Not needed? The only explanation for that statement is that state law is sufficiently discriminatory without the amendment — which it obviously is.

According to the National Conference of State Legislatures, 17 states and the District of Columbia have legalized same-sex marriages, civil unions that are the legal equivalent of marriages or domestic partnerships that are nearly equivalent. North Carolina is among the 33 states with no such non-discriminatory statute. (Click on the link for an explanation of the law in each of the 17 states and D.C.)

***

The PANCF press release is below the fold.

From PANCF:

NC DEM GUBERNATORIAL AND LT. GUBERNATORIAL CANDIDATES OPPOSE AMENDMENT ONE

Raleigh, N.C.— In the fight against Amendment One, a constitutional amendment which will appear on the May 8, primary ballot that jeopardizes protections for North Carolina families, women and children, there is no shortage of vocal critics. Opponents of the amendment include three of the four largest North Carolina political parties, a Tea Party U.S. Congresswoman, the North Carolina NAACP President, the conservative grandson of the North Carolina Constitution’s principal drafter and hundreds of faith leaders, professional organizations, business leaders and campuses from all across the state.

Now some of the state’s most prominent voices can be added to that list of those who will vote against on May 8—every major Democratic candidate for governor and lieutenant governor.

Today, Protect All NC Families (PANCF), the coalition to defeat Amendment One on May 8, released five videos with Council of State candidates who oppose Amendment One. Democratic candidates for governor Walter Dalton, Bob Etheridge and Bill Faison, all spoke out about their reasons for opposing Amendment One. In their own videos, the two Democratic candidates for lieutenant governor, Linda Coleman and Eric Mansfield, also share their opposition, citing the many unintended consequences of this rewrite to the state’s constitution.

Though this is the first time many of the candidates have appeared on camera stating why they oppose the amendment, all have publicly condemned the amendment prior to today’s PANCF video rollout.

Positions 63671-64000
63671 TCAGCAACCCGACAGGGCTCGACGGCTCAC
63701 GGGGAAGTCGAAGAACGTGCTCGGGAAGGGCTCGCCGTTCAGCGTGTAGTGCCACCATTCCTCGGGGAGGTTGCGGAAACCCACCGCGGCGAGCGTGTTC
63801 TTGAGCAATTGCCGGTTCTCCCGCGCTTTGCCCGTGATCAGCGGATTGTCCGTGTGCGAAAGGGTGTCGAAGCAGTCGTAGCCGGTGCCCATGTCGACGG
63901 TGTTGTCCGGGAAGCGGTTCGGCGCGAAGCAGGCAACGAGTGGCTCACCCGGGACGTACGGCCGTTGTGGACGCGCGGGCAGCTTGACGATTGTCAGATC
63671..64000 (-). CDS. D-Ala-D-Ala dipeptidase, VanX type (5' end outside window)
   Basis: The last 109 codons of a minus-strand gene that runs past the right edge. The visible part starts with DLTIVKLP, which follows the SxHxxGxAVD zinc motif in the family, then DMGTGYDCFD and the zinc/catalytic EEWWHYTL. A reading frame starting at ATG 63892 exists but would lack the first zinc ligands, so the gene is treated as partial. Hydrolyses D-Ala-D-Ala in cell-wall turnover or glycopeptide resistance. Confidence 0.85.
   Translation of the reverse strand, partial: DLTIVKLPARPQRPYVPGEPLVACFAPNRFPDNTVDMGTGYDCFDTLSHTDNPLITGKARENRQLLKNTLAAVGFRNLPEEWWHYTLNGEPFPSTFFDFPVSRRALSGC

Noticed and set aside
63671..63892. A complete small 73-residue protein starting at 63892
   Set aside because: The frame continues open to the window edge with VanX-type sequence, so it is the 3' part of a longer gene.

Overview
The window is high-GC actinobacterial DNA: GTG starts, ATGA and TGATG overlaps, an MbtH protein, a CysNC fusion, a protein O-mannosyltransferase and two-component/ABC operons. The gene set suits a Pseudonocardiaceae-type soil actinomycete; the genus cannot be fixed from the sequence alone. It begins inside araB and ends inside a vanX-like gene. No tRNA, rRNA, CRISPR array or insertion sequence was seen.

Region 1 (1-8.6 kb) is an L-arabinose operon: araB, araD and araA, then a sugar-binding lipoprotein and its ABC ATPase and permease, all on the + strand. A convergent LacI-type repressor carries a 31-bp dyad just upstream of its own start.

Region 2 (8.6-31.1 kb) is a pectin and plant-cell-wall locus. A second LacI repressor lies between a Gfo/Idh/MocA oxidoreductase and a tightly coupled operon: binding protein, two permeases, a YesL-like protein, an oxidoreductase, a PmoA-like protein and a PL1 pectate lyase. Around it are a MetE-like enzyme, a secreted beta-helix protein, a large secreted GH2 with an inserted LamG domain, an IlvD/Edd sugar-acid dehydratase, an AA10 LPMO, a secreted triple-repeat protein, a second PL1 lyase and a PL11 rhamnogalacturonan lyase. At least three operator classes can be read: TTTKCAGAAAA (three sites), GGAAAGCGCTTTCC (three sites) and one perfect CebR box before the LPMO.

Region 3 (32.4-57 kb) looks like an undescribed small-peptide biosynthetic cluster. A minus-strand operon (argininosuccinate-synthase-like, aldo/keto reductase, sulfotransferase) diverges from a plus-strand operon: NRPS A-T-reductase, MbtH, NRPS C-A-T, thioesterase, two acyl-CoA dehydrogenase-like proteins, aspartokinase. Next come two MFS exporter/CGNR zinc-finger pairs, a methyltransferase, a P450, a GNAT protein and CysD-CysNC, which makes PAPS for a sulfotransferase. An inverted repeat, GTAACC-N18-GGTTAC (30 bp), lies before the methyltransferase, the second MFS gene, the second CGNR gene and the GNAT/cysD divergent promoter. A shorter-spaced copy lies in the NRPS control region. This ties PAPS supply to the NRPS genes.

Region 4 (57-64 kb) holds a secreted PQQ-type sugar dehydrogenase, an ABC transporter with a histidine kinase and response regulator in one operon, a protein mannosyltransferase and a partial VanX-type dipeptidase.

On the heels of their announcements to run for North Carolina’s top spot, both current Lt. Gov. Walter Dalton and former Congressman Bob Etheridge stated that they oppose North Carolina’s proposed Amendment One.

Rep. Bill Faison, who is also seeking the Office of Governor, was a North Carolina Representative during September 2011’s legislative session when the amendment was approved to be sent to the May 8 primary ballot. He voted against the proposed amendment on the floor of the House as a legislator and, in a January interview with News 14 Carolina, reaffirmed his intent to vote against the amendment on May 8.

In addition to the public pronouncements of opposition issued by Dalton, Etheridge and Faison, both Democratic candidates for lieutenant governor, Linda Coleman and Eric Mansfield, stated that they will vote against on May 8.

Linda Coleman, former N.C. Representative and head of the Office of State Personnel, has repeatedly denounced the amendment on social media sites and includes a statement specifically opposing the amendment on her campaign website.

Eric Mansfield, also a candidate for lieutenant governor and a current N.C. Senator, made an impassioned speech against Amendment One in February at a Protect All NC Families event in his native Fayetteville.

“These North Carolina leaders may be on the campaign trail, but they have made it very clear that there is one thing you don’t politicize: people’s basic protections,” said Jeremy Kennedy, campaign manager for Protect All NC Families. “As North Carolina leaders, they understand the importance of standing up against broadly worded and unnecessary legislation that hurts North Carolina’s families, women and children. We ask that North Carolinians join them at the polls and heed their call to vote against on May 8.”

This unanimous opposition to Amendment One from Democratic gubernatorial and lieutenant gubernatorial candidates is joined by vocal opposition from sitting Governor Bev Perdue, who recently told Charlotte crowds she’d do everything she can to defeat it, as well as the North Carolina Democratic Party, which has passed two resolutions opposing the amendment.

“Like our president, our governor and all the 2012 Democratic gubernatorial and lieutenant gubernatorial candidates, North Carolina’s Democratic Party is firmly committed to fighting against any piece of legislation that would hurt North Carolina citizens,” said North Carolina Democratic Party Executive Director Jay Parmley. “We are encouraging all Democrats in our state to vote against Amendment One on May 8 and keep North Carolina on the right side of history.”